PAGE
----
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The Problem With Pricing

To begin with it is more than one problem.  Most businesses do not understand pricing and the message that it sends nor do they understand why the customer buys.

The underlying problem is price perception. and not just the customer’s perception of the price but your perception of the price..

Everyone Buys On Value

Everyone buys on value, all the time. A component of value is the price but people do not buy because of price, they buy because of value. Comparing two products or services people will naturally seek the highest value at the lowest price.  That does not mean they always by the lowest price, that means they seek the highest value but if all you give them to compare on his price they will always by the lower price.

That is why having a business that is a commodity or is seen as a commodity is always so difficult. If two businesses offer the exact same thing with no other differences consumers will tend to buy the lower-priced. If you are not differentiated and do not know how to demonstrate your value then you will be trapped selling at a lower price than your competitors.

Price informs perception, perception determines value, value drives behaviour

Price isn’t just a number it is a message

  • Low price in most people’s minds equates to lower quality
  • A higher price often equates to higher quality
  • As mentioned before giving discounts trains people to wait until you offer them a discount

Discounting Kills Profits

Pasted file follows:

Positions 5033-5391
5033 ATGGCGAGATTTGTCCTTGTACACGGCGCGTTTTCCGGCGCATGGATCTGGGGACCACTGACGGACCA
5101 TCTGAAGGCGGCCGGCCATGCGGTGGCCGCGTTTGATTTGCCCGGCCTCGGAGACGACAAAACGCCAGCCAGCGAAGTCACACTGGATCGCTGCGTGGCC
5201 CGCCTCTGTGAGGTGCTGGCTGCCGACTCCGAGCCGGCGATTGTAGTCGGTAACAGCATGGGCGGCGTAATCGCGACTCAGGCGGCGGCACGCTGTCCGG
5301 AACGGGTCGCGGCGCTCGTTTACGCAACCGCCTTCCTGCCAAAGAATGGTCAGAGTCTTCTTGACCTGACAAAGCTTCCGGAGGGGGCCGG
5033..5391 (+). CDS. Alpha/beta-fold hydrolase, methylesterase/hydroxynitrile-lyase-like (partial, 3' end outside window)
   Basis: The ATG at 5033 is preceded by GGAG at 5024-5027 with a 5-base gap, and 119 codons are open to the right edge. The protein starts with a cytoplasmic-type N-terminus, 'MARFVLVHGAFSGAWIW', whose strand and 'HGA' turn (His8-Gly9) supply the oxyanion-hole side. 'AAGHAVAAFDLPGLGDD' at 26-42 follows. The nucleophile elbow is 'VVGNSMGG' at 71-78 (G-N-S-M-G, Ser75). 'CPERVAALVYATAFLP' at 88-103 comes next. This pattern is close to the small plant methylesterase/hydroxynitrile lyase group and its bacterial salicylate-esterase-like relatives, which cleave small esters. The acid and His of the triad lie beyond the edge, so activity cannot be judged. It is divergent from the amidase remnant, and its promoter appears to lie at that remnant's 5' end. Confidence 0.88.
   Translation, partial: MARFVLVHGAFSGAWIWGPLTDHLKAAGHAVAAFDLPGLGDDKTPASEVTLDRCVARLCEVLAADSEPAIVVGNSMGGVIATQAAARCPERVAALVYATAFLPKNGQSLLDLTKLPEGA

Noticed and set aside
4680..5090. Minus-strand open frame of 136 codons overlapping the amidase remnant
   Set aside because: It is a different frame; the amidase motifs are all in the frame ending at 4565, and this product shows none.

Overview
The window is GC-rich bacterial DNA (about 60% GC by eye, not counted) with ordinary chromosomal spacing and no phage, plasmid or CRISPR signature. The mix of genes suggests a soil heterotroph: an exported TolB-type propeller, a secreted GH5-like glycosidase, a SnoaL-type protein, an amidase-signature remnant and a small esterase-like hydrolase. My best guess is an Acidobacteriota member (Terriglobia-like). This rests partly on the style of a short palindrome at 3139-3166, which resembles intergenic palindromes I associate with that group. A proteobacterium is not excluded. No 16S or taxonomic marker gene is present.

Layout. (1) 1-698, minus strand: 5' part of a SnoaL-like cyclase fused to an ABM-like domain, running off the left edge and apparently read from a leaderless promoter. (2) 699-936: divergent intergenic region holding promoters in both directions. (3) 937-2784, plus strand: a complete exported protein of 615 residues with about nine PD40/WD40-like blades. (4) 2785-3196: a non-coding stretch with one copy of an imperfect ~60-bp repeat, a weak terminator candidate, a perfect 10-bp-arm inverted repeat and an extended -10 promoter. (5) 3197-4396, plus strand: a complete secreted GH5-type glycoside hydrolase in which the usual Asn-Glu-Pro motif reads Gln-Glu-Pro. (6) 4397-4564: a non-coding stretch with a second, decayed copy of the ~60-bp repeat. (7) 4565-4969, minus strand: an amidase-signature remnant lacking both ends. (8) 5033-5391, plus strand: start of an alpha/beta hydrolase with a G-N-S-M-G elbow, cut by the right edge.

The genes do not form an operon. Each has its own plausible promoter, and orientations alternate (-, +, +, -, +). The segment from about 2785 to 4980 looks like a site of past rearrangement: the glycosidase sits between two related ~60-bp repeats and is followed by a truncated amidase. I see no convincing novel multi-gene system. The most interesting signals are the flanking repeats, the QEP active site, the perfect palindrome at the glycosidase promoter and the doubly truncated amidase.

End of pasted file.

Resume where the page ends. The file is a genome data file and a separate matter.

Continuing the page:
In the short term , discounting erodes your profit margin when you need it most at the beginning of a new transaction with a prospect.

It you sell a product for $100 that costs you $60 to make and sell that leaves $40 dollars of margin or 40%. (40/100 = .4 or 40%)

When you drop your price by 15% here is what happens. That $100 product now sells for $85 (100 – 15) and still costs you $60 which means you have $25 of gross profit. The margin is now 29% (25/85 = .29 or 29%). And that doesn’t tell the whole story. When you look at cash flow there is another story being told. Undiscounted generate $40 for every sale. Discounted you now generate $25 for resale.  You are missing out on $15 from every discounted sale. That translates to 38% decrease in profit to give a 15% discount.

That assumes that a 15% discount is enough to get people to take action. But that is a whole other story discussion.

In the long term, giving discounts to get sales trains your customers to expect lower prices. If you make a consistent practice of this you end up teaching to customers and the market than if they just wait you will drop the price now and in the future.

The more you discount the more your prospective customers will expect you to discount. The more you focus on price the more they will focus on price. You are also signalling to your competitors that you are focused on price and one of two things will happen. They will either also focus on price and start lowering their prices to win back the business. Which will enforce you to lower your prices further. Which creates a vicious cycle or what we like to call it… a race to the bottom.

The other thing that can happen is you focus on price and your competitors focus on value. This means that they will be winning customers and doing so at a higher price which means a higher profit margin for them. Which now means they have more money to spend to get those customers in the first place. And that is a very difficult place for you to compete from when you are simply the low price commodity player.

Pricing is not simple. Pricing is more than a dollar amount, pricing is perception.